He also has Bryony with him, a female elf who is a wrapping extraordinaire and can wrap any present with three pieces of sticky tape. Despite just being a wrapping elf, she is extremely skilled and knowledgeable as a field elf who helps Arthur along the way. She gets a ton of great lines in both her quirkiness and her whimsical bluntness. I loved her, especially her punk rock character design.
I will admit, you can see where a good chunk of the movie is going from the get-go, and I didn’t much care for the ‘alien’ sub-plot with the government. I guess it adds to the gravity of the situation, but it’s mostly treated as a joke (Plus, a wooden painted air craft with people singing Christmas carols saying they come in peace, shooting oranges and chocolates is blown up with a missile and they’re all proud of themselves) But the story adds plenty of its own originality and writing to the table to keep you more than entertained throughout the whole movie.
This movie was a product of Aardman Animations. Yup, the claymation Aardman. Except here they’re bringing claymation style to full CGI animation – and it works incredibly well. While I have my problems with the facial designs, for the love of eggnog, who cares? The details are gorgeous. From the hairs on their heads, to the stitches of Arthur’s sweater (even including those little furry hairs some wool sweaters have) to the cities and vehicles and houses – it’s just amazing. This is the second time that Aardman has done a full CGI feature (Flushed Away being their first – co-produced by Dreamworks), and they definitely prove without a shadow of a doubt that they can maintain their talents throughout the mediums.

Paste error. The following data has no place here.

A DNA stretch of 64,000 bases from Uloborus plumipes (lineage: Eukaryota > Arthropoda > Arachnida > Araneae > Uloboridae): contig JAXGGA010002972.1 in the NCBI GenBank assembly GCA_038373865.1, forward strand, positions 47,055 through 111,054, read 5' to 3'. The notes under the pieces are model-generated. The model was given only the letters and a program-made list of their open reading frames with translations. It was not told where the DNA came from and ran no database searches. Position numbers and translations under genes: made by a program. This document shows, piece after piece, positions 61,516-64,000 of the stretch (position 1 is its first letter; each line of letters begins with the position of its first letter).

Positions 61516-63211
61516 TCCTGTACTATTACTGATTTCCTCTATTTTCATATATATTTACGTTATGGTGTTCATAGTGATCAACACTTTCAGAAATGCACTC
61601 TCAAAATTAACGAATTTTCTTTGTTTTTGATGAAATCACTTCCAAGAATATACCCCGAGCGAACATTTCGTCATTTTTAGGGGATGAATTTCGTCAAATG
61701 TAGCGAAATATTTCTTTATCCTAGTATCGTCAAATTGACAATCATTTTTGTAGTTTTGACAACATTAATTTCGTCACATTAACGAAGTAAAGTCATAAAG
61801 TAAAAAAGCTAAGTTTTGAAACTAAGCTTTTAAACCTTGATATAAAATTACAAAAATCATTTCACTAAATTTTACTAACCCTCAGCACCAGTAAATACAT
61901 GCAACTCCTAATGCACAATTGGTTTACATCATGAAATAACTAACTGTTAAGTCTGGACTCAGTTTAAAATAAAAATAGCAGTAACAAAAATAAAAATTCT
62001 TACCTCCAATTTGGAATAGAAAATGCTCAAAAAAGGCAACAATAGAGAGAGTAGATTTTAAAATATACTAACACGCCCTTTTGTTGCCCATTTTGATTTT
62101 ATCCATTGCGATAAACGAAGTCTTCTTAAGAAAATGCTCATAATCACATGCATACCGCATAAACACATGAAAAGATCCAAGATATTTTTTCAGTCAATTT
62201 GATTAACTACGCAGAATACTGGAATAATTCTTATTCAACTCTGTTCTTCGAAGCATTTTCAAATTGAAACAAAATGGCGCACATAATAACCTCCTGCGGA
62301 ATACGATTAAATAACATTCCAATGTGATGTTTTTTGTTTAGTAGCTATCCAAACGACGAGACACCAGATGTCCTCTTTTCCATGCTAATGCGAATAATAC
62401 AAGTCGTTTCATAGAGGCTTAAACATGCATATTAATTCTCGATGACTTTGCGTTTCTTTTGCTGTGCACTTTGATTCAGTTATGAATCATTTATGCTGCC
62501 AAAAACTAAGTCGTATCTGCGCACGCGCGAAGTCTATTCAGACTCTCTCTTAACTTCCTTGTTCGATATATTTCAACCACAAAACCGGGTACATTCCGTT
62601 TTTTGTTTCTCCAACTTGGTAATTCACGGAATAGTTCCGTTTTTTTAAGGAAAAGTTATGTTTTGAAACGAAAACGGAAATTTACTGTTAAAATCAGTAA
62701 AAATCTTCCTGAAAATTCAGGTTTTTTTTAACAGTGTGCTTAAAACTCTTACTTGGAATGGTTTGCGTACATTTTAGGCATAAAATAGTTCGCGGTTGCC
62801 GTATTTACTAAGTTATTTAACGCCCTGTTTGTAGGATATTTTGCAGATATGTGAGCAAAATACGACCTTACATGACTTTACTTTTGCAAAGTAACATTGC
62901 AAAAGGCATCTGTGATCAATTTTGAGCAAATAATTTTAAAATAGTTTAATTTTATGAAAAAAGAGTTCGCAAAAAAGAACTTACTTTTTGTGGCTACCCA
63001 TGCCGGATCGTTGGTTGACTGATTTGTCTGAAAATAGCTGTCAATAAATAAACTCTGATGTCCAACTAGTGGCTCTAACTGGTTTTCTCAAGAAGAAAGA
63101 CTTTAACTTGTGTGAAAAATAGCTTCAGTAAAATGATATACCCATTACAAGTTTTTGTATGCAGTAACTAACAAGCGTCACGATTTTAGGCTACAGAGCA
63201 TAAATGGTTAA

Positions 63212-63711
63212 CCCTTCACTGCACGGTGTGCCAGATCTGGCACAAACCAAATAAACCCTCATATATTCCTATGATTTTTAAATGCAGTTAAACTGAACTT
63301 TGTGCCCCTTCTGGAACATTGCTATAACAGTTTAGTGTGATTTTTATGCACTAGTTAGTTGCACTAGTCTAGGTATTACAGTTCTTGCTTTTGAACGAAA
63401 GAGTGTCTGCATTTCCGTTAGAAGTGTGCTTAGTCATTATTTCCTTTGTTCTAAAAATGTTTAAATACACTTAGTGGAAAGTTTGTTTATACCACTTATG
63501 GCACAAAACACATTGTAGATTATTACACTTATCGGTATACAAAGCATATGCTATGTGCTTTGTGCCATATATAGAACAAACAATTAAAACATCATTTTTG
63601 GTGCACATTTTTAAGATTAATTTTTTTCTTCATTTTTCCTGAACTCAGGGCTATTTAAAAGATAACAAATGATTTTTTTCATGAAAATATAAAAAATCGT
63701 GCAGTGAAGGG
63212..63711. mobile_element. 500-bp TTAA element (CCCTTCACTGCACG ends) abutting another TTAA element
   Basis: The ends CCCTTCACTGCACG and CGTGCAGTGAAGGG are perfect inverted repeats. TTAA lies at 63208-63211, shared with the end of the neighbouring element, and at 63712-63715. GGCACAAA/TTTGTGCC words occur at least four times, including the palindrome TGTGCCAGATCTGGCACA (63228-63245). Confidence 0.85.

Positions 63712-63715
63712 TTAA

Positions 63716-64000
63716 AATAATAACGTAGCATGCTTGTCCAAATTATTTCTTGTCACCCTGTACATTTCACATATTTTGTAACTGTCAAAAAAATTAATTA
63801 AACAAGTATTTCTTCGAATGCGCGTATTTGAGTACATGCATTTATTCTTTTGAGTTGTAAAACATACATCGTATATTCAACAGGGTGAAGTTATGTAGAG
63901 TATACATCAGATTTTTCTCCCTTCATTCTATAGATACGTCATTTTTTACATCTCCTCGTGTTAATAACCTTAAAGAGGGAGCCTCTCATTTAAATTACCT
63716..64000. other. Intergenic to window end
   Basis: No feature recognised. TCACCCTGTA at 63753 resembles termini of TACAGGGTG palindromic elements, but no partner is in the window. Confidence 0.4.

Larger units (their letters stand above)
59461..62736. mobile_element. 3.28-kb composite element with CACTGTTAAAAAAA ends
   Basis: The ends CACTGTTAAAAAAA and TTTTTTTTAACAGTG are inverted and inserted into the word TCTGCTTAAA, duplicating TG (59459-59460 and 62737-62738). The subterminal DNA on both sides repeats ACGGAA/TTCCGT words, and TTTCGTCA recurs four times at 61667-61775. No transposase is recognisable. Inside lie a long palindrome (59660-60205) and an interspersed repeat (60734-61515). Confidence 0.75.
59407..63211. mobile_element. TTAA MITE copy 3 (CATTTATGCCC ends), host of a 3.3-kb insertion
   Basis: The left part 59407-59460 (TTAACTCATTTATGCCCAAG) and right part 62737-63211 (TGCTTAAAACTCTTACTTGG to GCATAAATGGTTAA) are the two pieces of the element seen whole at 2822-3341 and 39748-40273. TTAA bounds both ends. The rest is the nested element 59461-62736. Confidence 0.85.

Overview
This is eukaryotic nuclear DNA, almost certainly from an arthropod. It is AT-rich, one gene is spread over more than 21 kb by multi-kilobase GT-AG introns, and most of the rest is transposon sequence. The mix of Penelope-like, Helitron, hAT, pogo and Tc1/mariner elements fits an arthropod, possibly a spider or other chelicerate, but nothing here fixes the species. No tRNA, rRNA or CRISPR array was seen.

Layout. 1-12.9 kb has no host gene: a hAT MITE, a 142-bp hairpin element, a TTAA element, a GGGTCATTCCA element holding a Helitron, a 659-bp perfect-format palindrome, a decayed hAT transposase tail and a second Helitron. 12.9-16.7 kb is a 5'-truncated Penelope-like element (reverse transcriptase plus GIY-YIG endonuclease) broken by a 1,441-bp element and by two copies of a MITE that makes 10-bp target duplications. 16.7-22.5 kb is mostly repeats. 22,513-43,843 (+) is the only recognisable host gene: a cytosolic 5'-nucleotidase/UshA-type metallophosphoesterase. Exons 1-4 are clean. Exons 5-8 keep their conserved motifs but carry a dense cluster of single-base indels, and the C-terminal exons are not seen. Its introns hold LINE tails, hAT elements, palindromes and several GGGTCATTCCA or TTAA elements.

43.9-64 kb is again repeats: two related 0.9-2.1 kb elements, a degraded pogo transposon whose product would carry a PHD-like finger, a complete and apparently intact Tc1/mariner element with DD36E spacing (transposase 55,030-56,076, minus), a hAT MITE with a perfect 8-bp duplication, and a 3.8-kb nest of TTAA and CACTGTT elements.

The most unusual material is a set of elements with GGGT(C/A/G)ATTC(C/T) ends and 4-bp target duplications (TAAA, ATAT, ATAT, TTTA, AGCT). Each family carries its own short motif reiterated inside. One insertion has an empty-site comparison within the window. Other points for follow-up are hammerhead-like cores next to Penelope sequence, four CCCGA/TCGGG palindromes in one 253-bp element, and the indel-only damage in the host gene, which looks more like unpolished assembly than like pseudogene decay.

It is especially prominent in the characters themselves. While I’m not fan of claymation, I have always greatly respected how much tender loving care Aardman puts into their character work to make them seem not only alive but like they’re truly people who exist. Arthur Christmas is definitely no exception. All of the characters look, move and sound like they’re real people (Okay, they don’t look realistic in regards to looking like you and me, but they look like actual living beings). Those looks on Arthur’s face when he thinks about Gwen getting her present are just beautiful.
They also interact with each other and their environments like real people. They definitely feel like a real family with familiar family problems and squabbles as well as the love and respect that is sometimes covered by those issues.